13. Are you suggesting that learned behaviours can’t become deeply entrenched in our psyche? Even to the point where they can trigger feelings of guilt or shame? All of the experts disagree with you.
>>And again. Rather, it is hard to resist fashionable fallacies even when long past sell-by dates, but a responsible thinker will do so regardless of the determined voyage of folly.>>
14. What fashionable fallacies are your referring to? I suspect that they involve any opinion that differs from yours. Was equality for women a fashionable fallacy? How about inter-racial relationships? Inter-faith relationships? What about equality of opportunity for homosexuals? What about same sex marriage?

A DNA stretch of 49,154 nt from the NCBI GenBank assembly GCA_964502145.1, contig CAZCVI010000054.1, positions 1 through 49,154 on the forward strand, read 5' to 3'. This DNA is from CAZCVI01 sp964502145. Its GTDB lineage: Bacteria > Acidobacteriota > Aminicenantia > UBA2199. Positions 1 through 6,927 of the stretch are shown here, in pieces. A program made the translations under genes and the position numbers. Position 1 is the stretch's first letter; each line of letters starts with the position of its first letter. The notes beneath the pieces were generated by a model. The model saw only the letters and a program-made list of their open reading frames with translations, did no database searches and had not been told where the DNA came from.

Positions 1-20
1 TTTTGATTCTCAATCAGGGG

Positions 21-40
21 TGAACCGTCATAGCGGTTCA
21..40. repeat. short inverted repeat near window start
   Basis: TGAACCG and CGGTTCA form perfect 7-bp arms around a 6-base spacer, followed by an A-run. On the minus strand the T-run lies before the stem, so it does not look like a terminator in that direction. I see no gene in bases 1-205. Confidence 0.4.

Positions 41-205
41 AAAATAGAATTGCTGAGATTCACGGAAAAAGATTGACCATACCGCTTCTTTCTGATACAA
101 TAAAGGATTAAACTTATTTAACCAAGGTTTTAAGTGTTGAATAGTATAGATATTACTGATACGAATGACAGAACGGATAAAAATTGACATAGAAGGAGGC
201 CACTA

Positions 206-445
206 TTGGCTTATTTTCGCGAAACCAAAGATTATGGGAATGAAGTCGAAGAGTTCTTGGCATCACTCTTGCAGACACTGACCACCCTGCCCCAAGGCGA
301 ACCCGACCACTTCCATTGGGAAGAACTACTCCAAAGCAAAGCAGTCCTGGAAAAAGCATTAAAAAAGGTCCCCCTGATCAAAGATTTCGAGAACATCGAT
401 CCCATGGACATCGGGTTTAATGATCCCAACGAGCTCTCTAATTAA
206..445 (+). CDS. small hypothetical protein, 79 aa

>>Of course, we yet again see appeals to first duties, with locus of failure to heed such projected to the other.>>
15. Calling something a first duty does not make it an objective duty/rule/obligation/requirement. Your appeal to what you refer to as your “first duties” is not a proof.
>>The self-referential incoherence should be manifest. Psychologism attempting to explain away morality as conditioning of children refutes itself.>>
16. Putting “ism” at the end of a word is a cheap and lame attempt to undermine an argument. And I have already stated that the sense that we label “morality” is real. Once we have a deeply entrenched moral value, it is very difficult for us to go against it. It has also been shown that doing so can cause very real and measurable mental and physical distress. What is up for discussion is how these individual values become “entrenched”.
17. Most western women would feel deep shame if they were caught topless in public. For them, not being nude in public is a deeply held moral value. However, most would not feel the same shame about wearing bikini at a beach. Something that would have been scandalous a century ago.
18. Numbering your sentences doesn’t make your arguments any more sound.